Mike Hill, a BBC veteran who was briefly Channel 4's head of digital radio, was the only full-time employee on the project. Channel 4 was granted a national multiplex to launch a range of stations to rival the BBC, but pulled out in late 2008. Hill told us the BBC "primed the pump" for RadioPlayer and looked at several options – a portal-type website – before going for the minimal approach. Hop along to radioplayer.co.uk and you'll find a search engine that brings up the console. But since the console is available on broadcaster's home pages, that's how most listeners expect to find it.
And here's what a commercial station looks like. The space can be used for on-demand, podcasts or other related material.
Hill talked today about the console united DAB FM and internet radio and envisaged hundreds of thousands of stations coming to the console.
For the BBC, head of audio Tim Davie said the radio business hadn't been as innovative as it could have been, but RadioPlayer made it "match fit" for embedding in future devices. Totally Radio chairman Daniel Nathan had called for the iPlayer to be opened up – and while the BBC declined Nathan said he was "pushing at an open door". He found Davie was receptive to the idea of a common venture with the commercial sector.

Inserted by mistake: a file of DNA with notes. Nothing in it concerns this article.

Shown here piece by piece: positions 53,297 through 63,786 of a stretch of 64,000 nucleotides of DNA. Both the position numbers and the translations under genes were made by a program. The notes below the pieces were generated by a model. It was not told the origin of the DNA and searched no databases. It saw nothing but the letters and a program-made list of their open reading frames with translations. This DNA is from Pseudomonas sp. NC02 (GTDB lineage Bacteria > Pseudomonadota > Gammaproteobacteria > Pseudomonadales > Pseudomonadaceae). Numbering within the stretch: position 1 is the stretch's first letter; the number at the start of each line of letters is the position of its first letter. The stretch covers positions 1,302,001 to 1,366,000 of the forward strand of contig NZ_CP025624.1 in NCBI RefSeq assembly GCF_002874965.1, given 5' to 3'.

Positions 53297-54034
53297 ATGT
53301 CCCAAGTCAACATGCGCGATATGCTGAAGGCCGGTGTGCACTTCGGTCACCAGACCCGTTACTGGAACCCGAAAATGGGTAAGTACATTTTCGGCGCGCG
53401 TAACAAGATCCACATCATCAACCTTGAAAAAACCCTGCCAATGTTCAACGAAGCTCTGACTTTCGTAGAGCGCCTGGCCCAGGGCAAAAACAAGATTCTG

"It's not replacing aggregators – but the radio industry needed to get its act together and produce better metadata," he told us.
All in all, it's quite an achievement. It's open rather than a walled-garden, it's useful and user friendly – touting features that are valued by listeners, rather than suppliers – and free from the problems that characterised (say) the original iPlayer project. The history of industry-wide technology joint ventures is not a happy one: delays, feature creep, cost overruns, bloat and (eventually) fragmentation are more common than not.
And the cost?
"In the low six figures," executives said today. Or about the same as Tim Davie's salary, somebody pointed out, cheekily.
Davie looked less than pleased by the comparison. His pay for 2009/10, for the record, was £452,000.®
"Currently you need an Ofcom licence and a £200 one-off access fee. "
Why do I need to pay Ofcom £200 and get their permission to run an internet facing audio streaming server? (Have I misunderstood this?)
Besides which, leaving aside questions of quality, there are many hundreds of internet 'radio' stations out there and I've been able to use Winamp (etc) to listen to them for years.
Missing link again:-(
I didn't take me long to find http://www.radioplayer.co.uk/ but why oh why does 'The Register' have this obsession with not including THE important link in many stories?